My Books of the Year 2014 – Part One – the Shiny Edit…

This year for the first time, I’ve split my best of list in two. Having read around 130 books this year, there are too many to feature in just one post and there is an obvious split – today’s first part will feature those books that I’ve reviewed over at Shiny New Books

Forgive me for continually banging the drum, but I’m inordinately proud of Shiny and I am immensely grateful to all the lovely bloggers, friends, authors, translators, publishers who have written reviews and features for us. Special thanks to my three co-editors: Victoria, Simon and Harriet.

Tomorrow’s list will feature my favourite books this year reviewed on this blog, which includes many titles not published this year. 

But first over to the Shiny Edit! The links will take you over to my full reviews:

Best (Auto)biography

Bedsit Disco Queen: How I grew up and tried to be a pop star by Tracey Thorn.

Tracey writes beautifully about life, love and the music business but does it quietly with warmth, wit and wonder at the good luck she’s had along the way. I loved this book so much, that sharing a maiden surname, I wish I was related to her!


Best YA Read for Adults Too

Picture me Gone by Meg Rosoff

This novel about a girl and her father who go on holiday to visit his best friend only to find him missing is an understated novel, with a teenager as its reliable narrator who discovers that it’s the adults who are unreliable. Gently told, there are no big shocks but it reveals a lot about how we learn to see the world in shades of grey rather than black and white.


Best Coming of Age

American Sycamore by Karen Fielding.

A tale of siblings growing up by the banks of the Suequehanna river in north-eastern USA. Billy Sycamore’s life may start off as a modern day Huck Finn but something terrible happens that affects his whole life and family. Narrated by his young sister, it is both funny and sad, and has some transcendant turns of phrase.  Loved it.

She was beautiful, our mother; an extrovert yet flammable, a walking can of gasoline just waiting for a match.

Best Woods

Into the Trees by Robert Williams

Forests play a huge part in mythology, yet can a modern family find their own enchanted life living in one?  The very first paragraph of this novel tells us that the forest may be a safe sanctuary one moment, a dangerous and lonely wild place the next. This is a powerful drama of families, finding a life-work balance, true friendship … and trees.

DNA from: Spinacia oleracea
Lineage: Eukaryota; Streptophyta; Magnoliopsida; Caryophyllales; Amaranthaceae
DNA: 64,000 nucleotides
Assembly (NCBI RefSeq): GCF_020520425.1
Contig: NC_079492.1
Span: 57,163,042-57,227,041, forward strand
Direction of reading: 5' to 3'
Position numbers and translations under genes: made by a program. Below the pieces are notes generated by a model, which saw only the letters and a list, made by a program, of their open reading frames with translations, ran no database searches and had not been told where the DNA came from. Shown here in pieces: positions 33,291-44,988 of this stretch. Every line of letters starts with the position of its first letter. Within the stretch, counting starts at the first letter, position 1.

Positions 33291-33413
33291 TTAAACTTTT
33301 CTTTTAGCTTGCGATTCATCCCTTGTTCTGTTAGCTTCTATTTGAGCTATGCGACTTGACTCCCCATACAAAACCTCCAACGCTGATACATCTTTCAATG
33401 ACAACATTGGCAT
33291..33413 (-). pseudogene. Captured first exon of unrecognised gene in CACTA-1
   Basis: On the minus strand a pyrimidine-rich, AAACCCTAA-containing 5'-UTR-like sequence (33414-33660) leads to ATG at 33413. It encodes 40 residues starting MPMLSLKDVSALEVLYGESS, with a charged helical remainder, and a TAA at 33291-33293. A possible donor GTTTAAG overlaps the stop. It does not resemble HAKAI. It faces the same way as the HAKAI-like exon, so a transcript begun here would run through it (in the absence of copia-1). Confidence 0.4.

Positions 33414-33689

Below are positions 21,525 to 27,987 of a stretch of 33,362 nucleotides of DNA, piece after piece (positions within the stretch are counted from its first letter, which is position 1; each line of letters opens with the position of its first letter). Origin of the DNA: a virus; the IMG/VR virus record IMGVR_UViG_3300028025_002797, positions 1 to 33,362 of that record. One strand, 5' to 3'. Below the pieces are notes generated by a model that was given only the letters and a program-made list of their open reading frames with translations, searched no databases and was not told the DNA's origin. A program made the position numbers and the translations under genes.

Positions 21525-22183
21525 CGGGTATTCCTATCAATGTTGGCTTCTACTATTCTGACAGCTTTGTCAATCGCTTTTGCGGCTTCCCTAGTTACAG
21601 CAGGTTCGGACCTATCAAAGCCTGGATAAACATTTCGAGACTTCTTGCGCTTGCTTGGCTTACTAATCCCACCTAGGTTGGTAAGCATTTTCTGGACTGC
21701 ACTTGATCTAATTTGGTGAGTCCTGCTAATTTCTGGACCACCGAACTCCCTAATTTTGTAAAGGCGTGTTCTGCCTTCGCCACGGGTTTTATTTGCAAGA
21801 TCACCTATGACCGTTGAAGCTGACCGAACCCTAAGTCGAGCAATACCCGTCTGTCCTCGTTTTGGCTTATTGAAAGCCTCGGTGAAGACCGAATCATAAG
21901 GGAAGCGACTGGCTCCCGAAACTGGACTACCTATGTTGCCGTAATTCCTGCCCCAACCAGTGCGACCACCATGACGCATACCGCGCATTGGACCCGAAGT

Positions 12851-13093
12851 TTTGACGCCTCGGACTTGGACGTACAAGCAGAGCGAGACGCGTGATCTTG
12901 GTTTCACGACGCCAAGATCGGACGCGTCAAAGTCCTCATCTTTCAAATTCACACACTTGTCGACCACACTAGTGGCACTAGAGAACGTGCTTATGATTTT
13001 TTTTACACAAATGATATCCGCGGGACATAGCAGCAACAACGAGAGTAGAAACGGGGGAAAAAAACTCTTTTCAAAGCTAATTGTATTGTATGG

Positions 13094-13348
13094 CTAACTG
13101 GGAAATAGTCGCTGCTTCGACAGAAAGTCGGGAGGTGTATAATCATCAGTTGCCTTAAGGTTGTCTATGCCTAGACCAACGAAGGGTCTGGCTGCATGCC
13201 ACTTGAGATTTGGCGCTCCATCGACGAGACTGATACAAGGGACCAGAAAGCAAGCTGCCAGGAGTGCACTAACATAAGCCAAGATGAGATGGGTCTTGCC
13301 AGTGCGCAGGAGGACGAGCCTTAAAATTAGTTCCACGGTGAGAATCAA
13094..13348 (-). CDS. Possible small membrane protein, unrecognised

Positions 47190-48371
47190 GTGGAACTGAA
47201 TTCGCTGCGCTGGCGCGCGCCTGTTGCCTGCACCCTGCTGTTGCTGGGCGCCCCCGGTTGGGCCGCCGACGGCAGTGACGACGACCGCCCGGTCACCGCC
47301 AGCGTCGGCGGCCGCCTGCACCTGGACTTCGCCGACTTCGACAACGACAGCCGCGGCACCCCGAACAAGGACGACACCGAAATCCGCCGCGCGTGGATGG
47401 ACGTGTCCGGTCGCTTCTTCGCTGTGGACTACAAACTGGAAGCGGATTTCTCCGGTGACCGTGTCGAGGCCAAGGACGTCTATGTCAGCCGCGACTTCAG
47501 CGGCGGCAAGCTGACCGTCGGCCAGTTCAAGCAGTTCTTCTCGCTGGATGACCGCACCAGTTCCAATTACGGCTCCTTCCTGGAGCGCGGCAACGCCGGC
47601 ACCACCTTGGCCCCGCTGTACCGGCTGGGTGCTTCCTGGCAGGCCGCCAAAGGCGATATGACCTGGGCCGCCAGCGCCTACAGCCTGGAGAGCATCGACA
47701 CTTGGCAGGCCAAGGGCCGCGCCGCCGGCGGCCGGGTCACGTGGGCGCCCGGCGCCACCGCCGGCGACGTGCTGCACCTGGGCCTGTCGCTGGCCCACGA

Best Totally Un-PC Book

Don’t Point That Thing At Me by Kyril Bonfiglioli

Imagine a 1970s Jeeves and Wooster crossed with James Bond, an upped double-entendres quotient and totally un-PC and you’ve got the Charlie Mortdecai books, of which this is the first. Written in the late 1970s, these capers narrated by the art-dealing aristo are great fun.


A Quick Mention for These Two

Mother Island by Bethan Roberts and Tigerman by Nick Harkaway.

The former a drama about child abduction and growing up on Anglesey in Wales, the latter an eco-thriller set on an island paradise that is ‘full of win’. Totally different, but both fab.


… And Finally, My ‘Shiny’ Book of the Year

Station Eleven
by Emily St.John Mandel.

I loved this elegant dystopian novel that takes place in the aftermath of a flu pandemic and following the links from former lives that persist between some of its survivors.

Awful things happen, yet seen through the journey of the Travelling Symphony – a collective of musicians and actors who struggle to keep the canon alive – there is positivity instead of despair for the fate of mankind.

Speculative fiction is possibly my favourite sub-genre of reading and this book is superb.

Read my review at SNBks.




15 thoughts on “My Books of the Year 2014 – Part One – the Shiny Edit…

  1. Harriet Devine says:

    Good idea splitting the books like this — I shall emulate! SNB has been a huge pleasure, thanks in so many ways to you, Simon and Victoria. Here’s to an even more successful 2015!

    • Annabel (gaskella) says:

      Off to look up the David Shafer – a book I’ve not heard of – thanks for the recommendation. Of those above, I’m keen to promote The Robert Williams book – Into the Trees – it didn’t get a lot of attention when published in the spring, but was wonderful.

  2. lizzysiddal says:

    Why would you stop banging the SNB drum? You (and your co-editors) have every reason to be proud. When I think of the committment you show and the hours you must spend reading, writing and editing, I feel – well, to be honest – exhausted! I don’t know how you maintain your enthusiasm. But, however you do it, keep shining!

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  3. BookerTalk says:

    I don’t usually ‘do’ dystopian fiction but am very tempted by Station Eleven after hearing the author on the Guardian book blog and reading your SNB review. Keep up that good work please!!!

  4. crimeworm says:

    Yes Station Eleven is being raved about by everyone – I’m going to have to submit at some point! And I must read Tracy Thorn’s book – I loved EBTG when I was in school. And as for Shiny New Books – do keep raving about it! It’s wonderful!

  5. kimbofo says:

    Wow. 130 books. Just thinking about that much reading leaves me feeling exhausted. My total won’t even be half that, but then this was the year I had a blog rest for almost three months, went back to study part-time, took part in two 65-mile cycling sportives and walked a minimum of 5 miles per day every day…!

    I haven’t read any of these books… so I guess that means my wish list has got just that little bit higher! 😉

  6. Caroline says:

    I too am amazed how you and the others maanage to read so much and with such enthusiasm.
    I like the way you categorize the books. I’m not thrilled that it makes my wish list grow. 🙂

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